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Archive for the ‘networking’ Category

You’ve got to sing like you don’t need the money,

Love like you’ll never be hurt,

You’ve got to dance like nobody’s watching,

It’s got to come from the heart if you want it to work.

– Kathy Mattea

Sometimes, I find myself rediscovering the obvious. When that happens, I’ve learned to pay attention, because it always means that I’ve forgotten something to which I need to pay more attention. A few days ago, I made the thirtieth or fortieth of these rediscoveries in my lifetime – this one to do with networking.

Most of my income these days comes from journalism, but I do pick up the occasional tech-writing, communications, or graphical design work on the side – especially since the rise of the Canadian dollar has reduced the converted value of my pay cheques in American funds. Consequently, like any consultant, I am constantly networking to keep my name out there.

The only trouble is, most networking events are at the end of the day. After eight to twelve hours of work, going out is often the last thing on my mind. I often feel like I have to drag myself out to the events, when, instead of meeting a room full of strangers, what I really want to do is sprawl out on a futon with a parrot or two.

Then, when I get there, I have to get into persona. Regardless of how I feel, I have to look and sound outgoing, and bring out my best small talk. I never have been one of those who believes in speed-networking, counting the evening’s success by the number of cards I collect, but I have usually felt that I ought to circulate when I was really more in the mood to find a good conversation with two or three people in some quiet corner.

Yet over the last couple of years, I’ve been thinking more and more than the typical networking event was becoming less and less worth my while. Part of the reason was probably the tight economy, and another part that many of the same people keep attending the local events. But it was only this week that I accepted that most of the problem was my attitude.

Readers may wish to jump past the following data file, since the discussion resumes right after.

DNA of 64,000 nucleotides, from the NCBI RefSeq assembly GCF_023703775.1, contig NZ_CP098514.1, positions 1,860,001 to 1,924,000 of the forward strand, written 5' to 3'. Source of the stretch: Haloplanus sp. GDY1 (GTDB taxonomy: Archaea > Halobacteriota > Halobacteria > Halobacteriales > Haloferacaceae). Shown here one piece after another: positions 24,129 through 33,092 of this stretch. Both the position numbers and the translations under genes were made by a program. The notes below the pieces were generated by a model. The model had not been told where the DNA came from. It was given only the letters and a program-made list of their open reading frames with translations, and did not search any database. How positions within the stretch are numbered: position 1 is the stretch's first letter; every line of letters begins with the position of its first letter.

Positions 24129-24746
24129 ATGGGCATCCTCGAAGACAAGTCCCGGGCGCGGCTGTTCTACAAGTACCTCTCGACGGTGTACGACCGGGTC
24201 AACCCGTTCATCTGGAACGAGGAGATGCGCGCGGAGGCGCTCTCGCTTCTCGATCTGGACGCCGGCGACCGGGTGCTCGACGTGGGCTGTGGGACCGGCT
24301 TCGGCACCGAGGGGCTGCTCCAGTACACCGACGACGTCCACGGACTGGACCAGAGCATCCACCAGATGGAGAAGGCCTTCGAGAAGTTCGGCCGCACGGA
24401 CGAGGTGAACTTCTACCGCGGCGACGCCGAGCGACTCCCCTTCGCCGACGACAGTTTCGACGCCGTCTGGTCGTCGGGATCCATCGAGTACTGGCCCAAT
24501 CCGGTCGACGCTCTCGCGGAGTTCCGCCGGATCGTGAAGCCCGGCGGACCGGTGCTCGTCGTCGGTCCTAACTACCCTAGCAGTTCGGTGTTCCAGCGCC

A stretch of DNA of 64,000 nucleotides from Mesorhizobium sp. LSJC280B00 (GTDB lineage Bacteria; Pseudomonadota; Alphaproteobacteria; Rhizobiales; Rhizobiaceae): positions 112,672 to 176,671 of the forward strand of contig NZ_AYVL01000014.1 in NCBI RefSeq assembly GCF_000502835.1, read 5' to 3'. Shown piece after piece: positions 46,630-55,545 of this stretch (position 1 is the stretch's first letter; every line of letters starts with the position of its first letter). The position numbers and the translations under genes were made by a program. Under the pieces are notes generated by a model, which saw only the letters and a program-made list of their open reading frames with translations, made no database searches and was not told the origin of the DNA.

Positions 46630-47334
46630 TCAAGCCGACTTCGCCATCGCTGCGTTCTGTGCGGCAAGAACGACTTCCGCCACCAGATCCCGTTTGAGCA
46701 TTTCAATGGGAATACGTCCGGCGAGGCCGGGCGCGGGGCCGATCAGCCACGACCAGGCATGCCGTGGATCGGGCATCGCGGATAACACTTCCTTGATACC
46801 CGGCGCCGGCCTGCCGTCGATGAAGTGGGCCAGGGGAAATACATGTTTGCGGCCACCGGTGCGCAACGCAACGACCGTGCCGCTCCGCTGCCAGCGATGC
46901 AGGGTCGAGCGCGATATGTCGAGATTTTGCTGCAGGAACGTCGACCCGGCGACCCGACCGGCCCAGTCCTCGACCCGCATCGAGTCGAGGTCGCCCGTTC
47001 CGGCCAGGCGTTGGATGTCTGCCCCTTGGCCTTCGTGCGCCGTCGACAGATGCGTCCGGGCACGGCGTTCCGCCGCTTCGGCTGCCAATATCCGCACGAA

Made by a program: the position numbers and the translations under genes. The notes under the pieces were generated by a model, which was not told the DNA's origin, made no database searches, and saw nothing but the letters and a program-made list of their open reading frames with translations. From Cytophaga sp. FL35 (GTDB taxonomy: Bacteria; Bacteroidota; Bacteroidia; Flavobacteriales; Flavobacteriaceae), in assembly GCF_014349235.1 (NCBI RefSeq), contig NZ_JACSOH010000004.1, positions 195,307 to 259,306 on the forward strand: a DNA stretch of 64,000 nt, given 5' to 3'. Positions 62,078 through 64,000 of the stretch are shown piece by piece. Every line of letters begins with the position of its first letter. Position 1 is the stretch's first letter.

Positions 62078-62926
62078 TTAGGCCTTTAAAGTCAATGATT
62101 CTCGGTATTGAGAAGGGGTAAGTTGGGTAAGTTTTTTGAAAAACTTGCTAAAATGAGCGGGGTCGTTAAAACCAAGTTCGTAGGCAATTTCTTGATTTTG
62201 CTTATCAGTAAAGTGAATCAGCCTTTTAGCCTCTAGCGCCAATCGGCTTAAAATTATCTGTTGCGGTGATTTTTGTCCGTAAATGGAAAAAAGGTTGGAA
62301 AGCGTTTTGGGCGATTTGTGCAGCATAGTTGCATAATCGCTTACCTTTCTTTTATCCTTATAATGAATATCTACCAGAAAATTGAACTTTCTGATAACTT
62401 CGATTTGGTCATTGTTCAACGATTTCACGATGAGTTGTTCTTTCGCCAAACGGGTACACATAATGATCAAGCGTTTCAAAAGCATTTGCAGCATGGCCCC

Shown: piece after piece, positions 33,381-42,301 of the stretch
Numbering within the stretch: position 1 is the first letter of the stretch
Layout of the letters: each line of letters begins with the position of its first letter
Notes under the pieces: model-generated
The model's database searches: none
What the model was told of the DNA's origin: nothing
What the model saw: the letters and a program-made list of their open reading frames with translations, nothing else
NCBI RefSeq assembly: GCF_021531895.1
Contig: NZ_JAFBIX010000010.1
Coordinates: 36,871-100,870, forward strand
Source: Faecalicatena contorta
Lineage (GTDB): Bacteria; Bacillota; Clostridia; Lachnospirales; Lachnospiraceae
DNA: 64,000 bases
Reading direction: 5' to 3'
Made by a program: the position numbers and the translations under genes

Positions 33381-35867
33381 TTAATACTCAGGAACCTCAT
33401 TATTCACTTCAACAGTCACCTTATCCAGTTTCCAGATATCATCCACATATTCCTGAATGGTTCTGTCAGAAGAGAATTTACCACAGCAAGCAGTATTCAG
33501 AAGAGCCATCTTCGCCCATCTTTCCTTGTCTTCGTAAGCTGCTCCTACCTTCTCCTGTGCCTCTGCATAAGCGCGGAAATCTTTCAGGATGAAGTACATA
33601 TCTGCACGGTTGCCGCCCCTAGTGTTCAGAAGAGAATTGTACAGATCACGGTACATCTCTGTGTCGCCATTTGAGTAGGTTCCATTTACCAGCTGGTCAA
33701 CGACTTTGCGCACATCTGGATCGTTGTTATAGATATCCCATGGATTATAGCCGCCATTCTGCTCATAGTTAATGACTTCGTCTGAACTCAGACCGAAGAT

The revelation came because I was out at an altogether different gathering. It had nothing to do with work, or even technology – it was just a group of people with a common leisure interest. And there, when I wasn’t even trying, I got the first piece of consulting work I had picked up at public event in over a year.

If that had just happened once, I would have attributed it to serendipity. But the next night, under the same casual conditions, it happened again, which makes coincidence seem less likely.

The difference, I think, lies in the image I project. I like to think that I talk a good line of piffle, and can make myself likable when I make an effort, and to judge by how people respond, that is not completely my imagination. But when I am going against my inclinations and maybe trying too hard, I suspect that I am projecting – not falseness, exactly, but an impression that is less than completely genuine. Even if most people are unable to explain why, something about me does not seem right.

Should I be in the position of needing work, this lack of authenticity is compounded by desperation. Most people, I find, are made uncomfortable by the slightest hint of desperation, and will avoid people who show signs of it. A few will even try to take advantage of it, although that’s another issue.

By contrast, at genuine social events, people are more likely to be relaxed and able to enjoy each other’s company. Our attitudes create an atmosphere in which actual connections can be made. Although the contacts we make may be fewer than those made at a networking event, the ones we do make are more likely to run deeper. Paradoxically, the less we try to connect, the more likely we actually are to connect.

I’m thinking now that much of how we’ve been told about how to network is inefficient, if not a waste of time. When I consider how I react to most of the people at networking events, I suspect that I’m not the only person with authenticity problems in attendance. Many, perhaps most, I suspect have the same problems as I do to a greater or less degree.

Under these circumstances, is it really so surprising that so few of us connect? We all want something from such events – a connection, a lad, a job – and we are all trying so hard that most of us are being less likable than we could be. Moreover, if some of us do have something in common, we may never realize the fact, because we are too busy with our false fronts.

To suggest that we stop worrying about making impressions or collecting business cards may sound counter-intuitive. To go out and simply enjoy ourselves, trusting that we will make connections without really trying might sound irresponsible, and trusting too much to luck. And almost surely it will result in far fewer connections than a networking event. Yet the connections we do make when not trying too hard are likely to be ones that are meaningful to us. Best of all, they don’t result in hundreds of business cards that we keep in drawer for a few years before we throw them away wondering who exactly all these people might be.